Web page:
“Get Ready for Most Cryptocurrencies to Hit Zero, Goldman Says.”
The tumble in cryptocurrencies that erased nearly $500 billion of market value over the past month could get a lot worse, according to Goldman Sachs Group Inc.’s global head of investment research.
Most digital currencies are unlikely to survive in their current form, and investors should prepare for coins to lose all their value as they’re replaced by a small set of future competitors, Goldman’s Steve Strongin said in a report dated Feb. 5. While he didn’t posit a timeframe for losses in existing coins, he said recent price swings indicated a bubble and that the tendency for different tokens to move in lockstep wasn’t rational for a “few-winners-take-most” market.
“The high correlation between the different cryptocurrencies worries me,” Strongin said. “Because of the lack of intrinsic value, the currencies that don’t survive will most likely trade to zero.”
Today’s digital coins lack long-term staying power because of slow transaction times, security challenges and high maintenance costs, according to Strongin. He said the introduction of regulated Bitcoin futures hasn’t addressed those concerns and he dismissed the idea of a first-mover advantage — noting that few of Internet bubble’s high fliers survived after the late 1990s.
Strongin was more upbeat about the blockchain technology that underlies digital currencies, saying it could help improve financial ledgers. But even there he sounded a note of caution, arguing that current technology doesn’t yet offer the speed required for market transactions.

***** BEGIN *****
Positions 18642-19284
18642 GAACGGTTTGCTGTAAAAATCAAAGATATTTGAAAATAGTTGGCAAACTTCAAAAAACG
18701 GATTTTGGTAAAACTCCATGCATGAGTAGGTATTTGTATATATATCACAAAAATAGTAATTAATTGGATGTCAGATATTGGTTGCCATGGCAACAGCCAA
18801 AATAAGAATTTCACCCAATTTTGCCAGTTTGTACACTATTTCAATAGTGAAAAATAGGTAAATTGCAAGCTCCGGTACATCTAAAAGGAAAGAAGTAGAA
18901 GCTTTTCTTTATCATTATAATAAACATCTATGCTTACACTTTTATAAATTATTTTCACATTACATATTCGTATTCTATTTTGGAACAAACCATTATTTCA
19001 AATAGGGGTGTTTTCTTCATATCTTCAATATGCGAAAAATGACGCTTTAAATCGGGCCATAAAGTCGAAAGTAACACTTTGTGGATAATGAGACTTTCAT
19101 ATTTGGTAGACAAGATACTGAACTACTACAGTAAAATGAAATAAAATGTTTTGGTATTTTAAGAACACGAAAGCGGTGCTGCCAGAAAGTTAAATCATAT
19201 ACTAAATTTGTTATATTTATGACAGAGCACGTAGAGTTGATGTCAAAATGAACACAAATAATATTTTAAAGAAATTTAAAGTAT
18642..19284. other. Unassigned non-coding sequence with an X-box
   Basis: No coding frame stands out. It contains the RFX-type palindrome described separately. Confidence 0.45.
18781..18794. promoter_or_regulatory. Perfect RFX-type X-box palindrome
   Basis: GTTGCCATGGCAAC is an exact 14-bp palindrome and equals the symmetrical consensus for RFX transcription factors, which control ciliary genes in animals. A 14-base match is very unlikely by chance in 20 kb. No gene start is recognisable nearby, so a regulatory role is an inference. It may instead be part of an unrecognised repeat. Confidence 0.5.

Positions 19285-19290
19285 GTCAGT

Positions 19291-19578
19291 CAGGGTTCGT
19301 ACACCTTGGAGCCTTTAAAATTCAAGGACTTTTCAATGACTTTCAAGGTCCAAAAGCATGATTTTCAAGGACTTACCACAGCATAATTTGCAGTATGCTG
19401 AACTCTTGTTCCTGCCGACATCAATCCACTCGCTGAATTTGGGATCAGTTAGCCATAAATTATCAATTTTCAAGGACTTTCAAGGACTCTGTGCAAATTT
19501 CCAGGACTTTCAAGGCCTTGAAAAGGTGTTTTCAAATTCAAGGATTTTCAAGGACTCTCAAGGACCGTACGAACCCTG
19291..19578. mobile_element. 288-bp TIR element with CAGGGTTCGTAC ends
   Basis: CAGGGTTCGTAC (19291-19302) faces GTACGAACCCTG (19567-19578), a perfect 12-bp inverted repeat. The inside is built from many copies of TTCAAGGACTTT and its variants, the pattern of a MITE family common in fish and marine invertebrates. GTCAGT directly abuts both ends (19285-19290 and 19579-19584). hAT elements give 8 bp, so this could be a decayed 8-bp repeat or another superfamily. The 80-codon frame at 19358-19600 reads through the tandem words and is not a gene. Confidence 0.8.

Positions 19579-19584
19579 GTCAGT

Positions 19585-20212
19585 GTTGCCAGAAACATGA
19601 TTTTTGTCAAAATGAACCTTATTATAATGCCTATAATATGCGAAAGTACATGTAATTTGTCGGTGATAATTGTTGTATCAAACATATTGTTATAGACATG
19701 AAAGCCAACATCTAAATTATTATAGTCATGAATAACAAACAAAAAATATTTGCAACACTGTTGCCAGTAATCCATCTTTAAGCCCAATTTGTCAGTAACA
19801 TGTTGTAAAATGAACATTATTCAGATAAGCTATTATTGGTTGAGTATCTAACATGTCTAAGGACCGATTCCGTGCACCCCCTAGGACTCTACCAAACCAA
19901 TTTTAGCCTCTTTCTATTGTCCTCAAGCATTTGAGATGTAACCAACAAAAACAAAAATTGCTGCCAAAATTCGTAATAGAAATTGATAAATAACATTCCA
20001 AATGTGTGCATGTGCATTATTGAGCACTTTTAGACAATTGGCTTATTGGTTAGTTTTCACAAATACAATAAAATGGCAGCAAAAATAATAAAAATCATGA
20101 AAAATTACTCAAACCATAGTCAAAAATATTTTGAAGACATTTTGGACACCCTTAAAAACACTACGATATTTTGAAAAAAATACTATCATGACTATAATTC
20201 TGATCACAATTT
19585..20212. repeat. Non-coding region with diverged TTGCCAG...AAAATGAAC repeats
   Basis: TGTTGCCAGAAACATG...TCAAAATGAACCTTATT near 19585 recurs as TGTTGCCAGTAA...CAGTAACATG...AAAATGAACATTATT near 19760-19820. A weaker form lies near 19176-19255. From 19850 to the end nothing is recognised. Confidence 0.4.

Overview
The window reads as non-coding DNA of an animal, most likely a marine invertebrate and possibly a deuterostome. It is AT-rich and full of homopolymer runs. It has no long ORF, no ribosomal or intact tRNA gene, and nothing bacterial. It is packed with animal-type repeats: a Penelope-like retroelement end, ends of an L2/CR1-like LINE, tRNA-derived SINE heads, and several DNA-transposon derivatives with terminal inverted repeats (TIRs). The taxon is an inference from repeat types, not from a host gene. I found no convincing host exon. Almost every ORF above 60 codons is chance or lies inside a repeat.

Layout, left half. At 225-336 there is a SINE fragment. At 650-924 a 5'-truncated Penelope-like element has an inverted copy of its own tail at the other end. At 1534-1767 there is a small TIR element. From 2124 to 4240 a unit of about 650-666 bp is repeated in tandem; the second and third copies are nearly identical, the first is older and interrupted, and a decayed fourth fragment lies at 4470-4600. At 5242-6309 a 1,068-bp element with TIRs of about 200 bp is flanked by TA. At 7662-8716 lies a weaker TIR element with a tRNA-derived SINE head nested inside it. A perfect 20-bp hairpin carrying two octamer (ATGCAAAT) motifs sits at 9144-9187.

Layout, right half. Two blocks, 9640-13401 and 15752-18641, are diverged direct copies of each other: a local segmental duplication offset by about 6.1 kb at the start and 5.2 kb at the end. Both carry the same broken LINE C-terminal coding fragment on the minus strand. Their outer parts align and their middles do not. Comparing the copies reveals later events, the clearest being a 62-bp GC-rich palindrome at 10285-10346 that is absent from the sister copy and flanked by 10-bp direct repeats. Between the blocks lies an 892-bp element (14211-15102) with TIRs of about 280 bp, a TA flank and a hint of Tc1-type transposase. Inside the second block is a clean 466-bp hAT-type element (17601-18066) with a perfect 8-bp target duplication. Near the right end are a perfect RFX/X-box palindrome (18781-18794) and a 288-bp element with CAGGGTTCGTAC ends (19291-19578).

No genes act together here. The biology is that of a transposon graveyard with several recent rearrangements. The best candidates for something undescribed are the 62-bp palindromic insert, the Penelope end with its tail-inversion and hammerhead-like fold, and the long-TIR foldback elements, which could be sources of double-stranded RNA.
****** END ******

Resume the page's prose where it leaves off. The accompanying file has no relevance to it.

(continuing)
“Senate rushes to clinch budget deal to avert government shutdown.”
The Senate was expected to take up the House legislation as Congress raced to get a finished bill for Trump to sign into law before government funding runs out on Thursday.
On Tuesday, Schumer said the emerging Senate deal would increase funding for domestic programs like drug treatment and broadband infrastructure that Democrats want, as well as a military spending increase sought by Republicans.
Lawmakers have largely separated the current funding fight from the debate over immigration after the issue derailed budget talks last month and led to a three-day government shutdown. But Trump on Wednesday threatened to upend budget talks by insisting that any spending package include changes to immigration laws. The White House later said it did not expect specifics on immigration in the budget bill.
Congress has already passed four short-term spending bills since the fiscal year began in October. While markets have become accustomed to the ongoing government shutdown threat, Wall Street was on edge on Wednesday morning over separate political wrangling over the debt ceiling.
Congress must raise the federal debt ceiling or face defaulting on the government’s bills, and several Republican lawmakers said the matter would be part of Senate budget talks. The U.S. Treasury is expected to run out of borrowing options by late March.
The Senate budget deal was likely to extend the debt ceiling until after November’s congressional elections, Politico reported. It could also include another $100 billion in spending for disaster relief after last year’s hurricanes and wildfires, and extended tax provisions, according to Politico.
“Germany coalition talks: Merkel’s conservatives and SPD clinch deal.”
Angela Merkel’s conservatives (CDU/CSU) have finally hashed out a coalition deal with the centre-left Social Democrats (SPD) that could break months of political deadlock in Germany. Negotiators have agreed on the division of key ministries – one of the last hurdles towards forming a government. It could end more than four months of wrangling since inconclusive elections in September. But the deal will still need to be approved by SPD members.